The Full House star, 56, began her sentence on October 30 at The Federal Correctional Institution in Dublin, Calif. — the same place where Felicity Huffman, who also admitted she was part of the bribery scandal, spent 11 days behind bars. In addition to being in prison, Loughlin has been ordered to serve two years of supervised release, complete 100 hours of community service and pay a $150,000 fine.
Clearly, Loughlin is ready to start her life again since being in prison was “Lori’s worst nightmare in so many ways,” another source exclusively told OK!, adding that she was “scared and lonely” during her sentence.
“Lori is finding out the hard way that she has to be humble, pay her dues and act like any other felon who’s serving her debt to society,” the insider added. “She’s lonely, ashamed and incredibly sad that her life has come to this — but at the same time, she knows it could have been so much worse.”
In May, Loughlin and her husband, Mossimo Giannulli, pleaded guilty to paying $500,000 to get their two daughters, Olivia Jade Giannulli and Isabella Giannulli, into the University of Southern California on the crew team, despite ever playing the sport.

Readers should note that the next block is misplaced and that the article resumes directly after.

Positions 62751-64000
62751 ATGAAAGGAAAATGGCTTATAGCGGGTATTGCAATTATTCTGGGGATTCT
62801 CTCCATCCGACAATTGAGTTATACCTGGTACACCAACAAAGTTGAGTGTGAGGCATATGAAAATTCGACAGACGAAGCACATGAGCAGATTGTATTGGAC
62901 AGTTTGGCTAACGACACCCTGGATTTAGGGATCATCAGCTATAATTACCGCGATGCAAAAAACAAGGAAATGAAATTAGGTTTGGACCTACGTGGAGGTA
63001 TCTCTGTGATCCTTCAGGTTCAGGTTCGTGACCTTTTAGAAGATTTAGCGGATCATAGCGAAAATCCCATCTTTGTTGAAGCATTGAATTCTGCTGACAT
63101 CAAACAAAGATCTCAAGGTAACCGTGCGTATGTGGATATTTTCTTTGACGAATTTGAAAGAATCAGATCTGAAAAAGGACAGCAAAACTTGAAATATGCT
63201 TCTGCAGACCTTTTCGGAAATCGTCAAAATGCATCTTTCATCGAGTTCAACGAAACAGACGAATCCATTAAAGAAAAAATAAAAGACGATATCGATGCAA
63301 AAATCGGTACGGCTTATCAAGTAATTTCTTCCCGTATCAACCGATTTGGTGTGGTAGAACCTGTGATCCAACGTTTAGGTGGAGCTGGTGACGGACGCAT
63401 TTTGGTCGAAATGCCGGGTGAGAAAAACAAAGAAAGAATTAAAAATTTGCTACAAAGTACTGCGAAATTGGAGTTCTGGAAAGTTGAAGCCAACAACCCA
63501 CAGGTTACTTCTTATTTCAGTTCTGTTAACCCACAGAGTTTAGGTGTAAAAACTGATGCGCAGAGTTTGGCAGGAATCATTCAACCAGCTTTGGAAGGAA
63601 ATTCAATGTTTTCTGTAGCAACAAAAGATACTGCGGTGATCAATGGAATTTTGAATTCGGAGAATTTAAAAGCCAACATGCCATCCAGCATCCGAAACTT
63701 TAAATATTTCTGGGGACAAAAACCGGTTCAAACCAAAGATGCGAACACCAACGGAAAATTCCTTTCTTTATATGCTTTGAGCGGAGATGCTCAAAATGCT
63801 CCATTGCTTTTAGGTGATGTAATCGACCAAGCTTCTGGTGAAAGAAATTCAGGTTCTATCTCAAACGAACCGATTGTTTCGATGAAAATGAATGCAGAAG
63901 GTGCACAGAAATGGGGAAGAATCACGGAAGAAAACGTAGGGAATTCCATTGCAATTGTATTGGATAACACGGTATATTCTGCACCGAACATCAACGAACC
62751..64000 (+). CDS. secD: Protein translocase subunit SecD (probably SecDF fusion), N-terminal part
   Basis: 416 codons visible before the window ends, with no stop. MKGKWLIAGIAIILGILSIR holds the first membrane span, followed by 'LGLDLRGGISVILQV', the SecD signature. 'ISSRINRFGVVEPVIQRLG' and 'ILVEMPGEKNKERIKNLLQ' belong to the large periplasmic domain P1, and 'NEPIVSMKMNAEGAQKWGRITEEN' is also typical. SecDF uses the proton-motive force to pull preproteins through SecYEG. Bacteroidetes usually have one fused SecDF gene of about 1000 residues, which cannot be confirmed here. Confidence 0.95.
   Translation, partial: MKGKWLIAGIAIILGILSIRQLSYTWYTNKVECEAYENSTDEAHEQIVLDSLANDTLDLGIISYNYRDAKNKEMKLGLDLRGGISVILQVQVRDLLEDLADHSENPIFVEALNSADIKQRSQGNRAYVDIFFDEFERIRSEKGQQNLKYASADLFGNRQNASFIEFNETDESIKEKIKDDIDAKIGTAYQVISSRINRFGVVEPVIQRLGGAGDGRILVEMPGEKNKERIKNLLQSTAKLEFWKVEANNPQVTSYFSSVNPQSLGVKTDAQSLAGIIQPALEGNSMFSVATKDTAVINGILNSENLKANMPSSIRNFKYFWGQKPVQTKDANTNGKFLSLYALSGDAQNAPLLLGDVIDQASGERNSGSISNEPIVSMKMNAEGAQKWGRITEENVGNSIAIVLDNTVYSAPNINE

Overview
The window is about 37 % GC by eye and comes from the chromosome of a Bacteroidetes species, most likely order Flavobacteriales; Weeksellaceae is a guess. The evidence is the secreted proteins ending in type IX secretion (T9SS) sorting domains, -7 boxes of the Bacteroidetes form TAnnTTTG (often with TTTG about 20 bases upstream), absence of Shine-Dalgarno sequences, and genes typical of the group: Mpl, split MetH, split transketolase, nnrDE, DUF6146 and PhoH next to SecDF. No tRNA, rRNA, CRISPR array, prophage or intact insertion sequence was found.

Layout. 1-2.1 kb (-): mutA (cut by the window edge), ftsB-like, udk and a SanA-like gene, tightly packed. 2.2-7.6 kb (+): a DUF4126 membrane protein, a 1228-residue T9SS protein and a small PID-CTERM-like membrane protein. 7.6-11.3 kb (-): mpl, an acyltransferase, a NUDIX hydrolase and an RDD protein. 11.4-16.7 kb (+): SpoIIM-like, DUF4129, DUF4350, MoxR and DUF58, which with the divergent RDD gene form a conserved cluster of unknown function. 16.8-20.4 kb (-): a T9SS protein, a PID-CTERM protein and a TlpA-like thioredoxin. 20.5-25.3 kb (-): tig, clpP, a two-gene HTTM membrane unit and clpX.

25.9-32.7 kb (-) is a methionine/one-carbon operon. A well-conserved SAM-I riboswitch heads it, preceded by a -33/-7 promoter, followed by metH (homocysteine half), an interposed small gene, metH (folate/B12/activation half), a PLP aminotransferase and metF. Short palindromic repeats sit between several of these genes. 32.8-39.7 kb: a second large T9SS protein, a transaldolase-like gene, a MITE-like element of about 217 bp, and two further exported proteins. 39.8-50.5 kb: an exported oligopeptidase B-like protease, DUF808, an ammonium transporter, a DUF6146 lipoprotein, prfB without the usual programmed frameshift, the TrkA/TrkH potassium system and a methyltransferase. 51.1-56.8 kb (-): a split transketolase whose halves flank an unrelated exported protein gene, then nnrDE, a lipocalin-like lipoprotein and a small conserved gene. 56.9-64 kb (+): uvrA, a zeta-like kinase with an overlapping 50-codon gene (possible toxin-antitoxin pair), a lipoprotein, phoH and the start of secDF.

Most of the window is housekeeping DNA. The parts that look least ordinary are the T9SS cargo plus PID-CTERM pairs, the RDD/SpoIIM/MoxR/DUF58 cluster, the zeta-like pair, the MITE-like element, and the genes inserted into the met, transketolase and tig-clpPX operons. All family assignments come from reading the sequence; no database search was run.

Ever since the pair was first arrested in March, they denied they were part of the scheme, but ultimately, they accepted a plea deal.
Meanwhile, the fashion designer, 57, reported to prison on November 19, where he will be behind bars for five months. Mossimo must also serve two years of supervised release as well as complete 250 hours of community service and pay a $250,000 fine.
“I feel like a huge part of having privilege is not knowing you have privilege. So when it was happening, it didn’t feel wrong. I was in my own bubble, focusing on my own comfortable world,” the YouTube star said. “I was like, ‘Why is everyone complaining? I’m confused what we did.’”
“There is no justifying or excusing what happened … I think every single person in my family can be like ‘that was messed up. That was a big mistake’” she added. “I’m 21, I feel like I deserve a second chance to redeem myself, to show I’ve grown.”